Why Our Brains Love Curvy Architecture

People are far more likely to call a room beautiful when its design is round instead of linear. The reason may be hard-wired into the brain.

When the great architect Philip Johnson first visited the Guggenheim Museum in Bilbao, designed by Frank Gehry, he started to cry. "Architecture is not about words. It's about tears," Johnson reportedly said. Something about the museum's majestic curves moved him at an emotional level. Many others must get a similar feeling, because the building is usually ranked among the most important in modern times.

Whether or not Johnson and Gehry realized it, the Bilbao and its swirling façade tapped into a primal human emotional network. Time and again, when people are asked to choose between an object that's linear and one that's curved, they prefer the latter. That goes for watches with circular faces, letters rendered in a curly font, couches with smooth cushions—even dental floss with round packaging.

The Cognitive Neuroscience Laboratory at Harvard Medical School
The Cognitive Neuroscience Laboratory at Harvard Medical School

Recently neuroscientists have shown that this affection for curves isn't just a matter of personal taste; it's hard-wired into the brain. Working in tandem with designers in Europe, a research team led by psychologist Oshin Vartanian of the University of Toronto at Scarborough compiled 200 images of interior architecture. Some of the rooms had a round style like this:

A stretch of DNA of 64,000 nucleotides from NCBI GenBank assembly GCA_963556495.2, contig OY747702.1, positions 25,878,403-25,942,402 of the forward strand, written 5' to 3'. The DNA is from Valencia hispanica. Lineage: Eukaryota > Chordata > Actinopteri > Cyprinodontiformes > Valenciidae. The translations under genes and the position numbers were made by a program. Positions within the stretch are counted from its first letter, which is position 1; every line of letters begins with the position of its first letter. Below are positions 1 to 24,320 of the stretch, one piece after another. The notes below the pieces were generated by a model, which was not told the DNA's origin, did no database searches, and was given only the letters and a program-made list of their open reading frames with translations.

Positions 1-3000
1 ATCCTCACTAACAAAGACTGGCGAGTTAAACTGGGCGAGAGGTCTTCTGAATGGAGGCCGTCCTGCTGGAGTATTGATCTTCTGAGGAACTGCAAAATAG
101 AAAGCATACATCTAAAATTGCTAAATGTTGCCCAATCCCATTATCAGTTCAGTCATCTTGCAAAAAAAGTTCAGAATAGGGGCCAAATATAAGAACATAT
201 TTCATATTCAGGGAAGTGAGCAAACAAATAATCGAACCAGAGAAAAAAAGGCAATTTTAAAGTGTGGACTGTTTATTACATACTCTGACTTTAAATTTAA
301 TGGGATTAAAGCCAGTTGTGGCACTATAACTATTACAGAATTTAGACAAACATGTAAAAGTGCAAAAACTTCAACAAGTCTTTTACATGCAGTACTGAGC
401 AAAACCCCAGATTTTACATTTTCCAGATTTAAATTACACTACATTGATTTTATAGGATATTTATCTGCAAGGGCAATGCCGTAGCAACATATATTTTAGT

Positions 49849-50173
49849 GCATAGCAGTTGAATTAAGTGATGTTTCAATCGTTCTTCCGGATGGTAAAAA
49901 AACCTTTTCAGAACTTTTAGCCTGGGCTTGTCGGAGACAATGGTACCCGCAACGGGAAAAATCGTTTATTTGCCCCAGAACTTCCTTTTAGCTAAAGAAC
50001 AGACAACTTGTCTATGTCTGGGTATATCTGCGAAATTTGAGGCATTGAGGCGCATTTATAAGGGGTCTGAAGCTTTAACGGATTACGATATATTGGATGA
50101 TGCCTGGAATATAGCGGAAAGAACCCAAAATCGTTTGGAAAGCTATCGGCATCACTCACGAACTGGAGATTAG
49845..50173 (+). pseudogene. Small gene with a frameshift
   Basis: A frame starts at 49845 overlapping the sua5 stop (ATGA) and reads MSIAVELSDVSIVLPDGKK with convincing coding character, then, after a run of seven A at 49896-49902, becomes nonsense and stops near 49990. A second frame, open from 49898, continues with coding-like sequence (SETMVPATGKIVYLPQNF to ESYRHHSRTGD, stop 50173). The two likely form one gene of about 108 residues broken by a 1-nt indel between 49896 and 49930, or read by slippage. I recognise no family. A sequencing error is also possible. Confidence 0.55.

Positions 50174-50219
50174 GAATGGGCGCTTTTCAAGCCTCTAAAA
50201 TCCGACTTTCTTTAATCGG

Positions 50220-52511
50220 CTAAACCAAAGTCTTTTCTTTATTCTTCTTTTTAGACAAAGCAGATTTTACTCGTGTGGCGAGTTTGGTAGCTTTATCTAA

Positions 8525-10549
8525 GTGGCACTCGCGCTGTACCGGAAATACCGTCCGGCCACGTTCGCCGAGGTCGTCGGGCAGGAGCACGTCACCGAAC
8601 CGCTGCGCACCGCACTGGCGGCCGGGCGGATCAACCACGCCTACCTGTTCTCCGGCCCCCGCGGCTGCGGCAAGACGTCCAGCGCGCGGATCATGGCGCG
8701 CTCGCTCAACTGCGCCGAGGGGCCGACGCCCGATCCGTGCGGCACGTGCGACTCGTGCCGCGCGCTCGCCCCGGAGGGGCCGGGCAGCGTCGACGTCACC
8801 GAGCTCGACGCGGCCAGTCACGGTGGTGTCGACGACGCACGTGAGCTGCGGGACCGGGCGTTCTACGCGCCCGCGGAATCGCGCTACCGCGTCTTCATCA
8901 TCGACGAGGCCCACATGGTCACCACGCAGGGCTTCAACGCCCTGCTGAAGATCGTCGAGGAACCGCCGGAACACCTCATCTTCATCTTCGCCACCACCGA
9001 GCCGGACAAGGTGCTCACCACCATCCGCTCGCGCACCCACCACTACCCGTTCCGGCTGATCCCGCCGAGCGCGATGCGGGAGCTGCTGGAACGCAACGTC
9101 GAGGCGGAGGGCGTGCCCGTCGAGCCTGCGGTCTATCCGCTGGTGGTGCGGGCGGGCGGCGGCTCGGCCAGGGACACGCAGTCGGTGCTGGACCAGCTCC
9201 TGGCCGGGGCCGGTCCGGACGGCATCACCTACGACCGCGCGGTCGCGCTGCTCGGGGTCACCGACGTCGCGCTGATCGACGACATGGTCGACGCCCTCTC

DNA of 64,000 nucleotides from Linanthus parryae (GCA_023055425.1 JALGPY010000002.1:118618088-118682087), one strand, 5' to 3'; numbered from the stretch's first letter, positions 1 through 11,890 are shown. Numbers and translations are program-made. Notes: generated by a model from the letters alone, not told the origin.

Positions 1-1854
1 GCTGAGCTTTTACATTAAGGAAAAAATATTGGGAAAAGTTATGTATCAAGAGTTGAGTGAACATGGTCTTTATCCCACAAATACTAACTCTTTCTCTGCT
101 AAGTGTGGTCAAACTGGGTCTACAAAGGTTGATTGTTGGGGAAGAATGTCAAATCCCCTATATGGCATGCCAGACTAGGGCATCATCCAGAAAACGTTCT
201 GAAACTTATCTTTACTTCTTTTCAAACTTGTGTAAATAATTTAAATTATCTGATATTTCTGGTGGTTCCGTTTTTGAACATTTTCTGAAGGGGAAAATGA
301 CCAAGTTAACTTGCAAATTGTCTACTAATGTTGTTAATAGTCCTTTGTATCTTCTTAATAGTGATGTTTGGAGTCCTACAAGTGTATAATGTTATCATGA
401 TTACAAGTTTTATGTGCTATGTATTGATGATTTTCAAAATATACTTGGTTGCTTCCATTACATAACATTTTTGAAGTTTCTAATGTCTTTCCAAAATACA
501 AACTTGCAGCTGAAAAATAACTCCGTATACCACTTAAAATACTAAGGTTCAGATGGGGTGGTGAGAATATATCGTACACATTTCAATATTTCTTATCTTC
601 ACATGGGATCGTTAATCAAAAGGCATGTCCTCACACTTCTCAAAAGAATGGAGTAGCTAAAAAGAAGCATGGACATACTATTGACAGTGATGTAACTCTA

Courtesy of Oshin Vartanian

Others had a rectilinear form, like this:

Courtesy of Oshin Vartanian

Vartanian and collaborators slid people into a brain imaging machine, showed them these pictures, and asked them to label each room as "beautiful" or "not beautiful." In a study published earlier this year, they reported that test participants were far more likely to consider a room beautiful when it was flush with curves rather than full of straight lines. Oblong couches, oval rugs, looping floor patterns—these features got our aesthetic engines going.

It's worth noting this isn't a men-love-curves thing; twice as many women as men took part in the study. Roundness seems to be a universal human pleasure.

Beauty ratings were just the first step in the study. The researchers also captured the brain activity that occurred when the study participants in the imaging machine considered the pictures. Turns out people looking at curved design had significantly more activity in a brain area called the anterior cingulate cortex, compared to people who were looking at linear decorations. The ACC has many cognitive functions, but one is especially noteworthy in the context of Vartanian's study: its involvement in emotion.

So curved design uses our brains to tug at our hearts. Some of us cry outside great buildings as a result. Some of us reach for another brand of dental floss. Some of us, beyond all rational judgment, type in Comic Sans font. "Our preference for curves can not be explained entirely in terms of a 'cold' cognitive assessment of the qualities of curved objects," Vartanian tells Co.Design. "Curvature appears to affect our feelings, which in turn could drive our preference."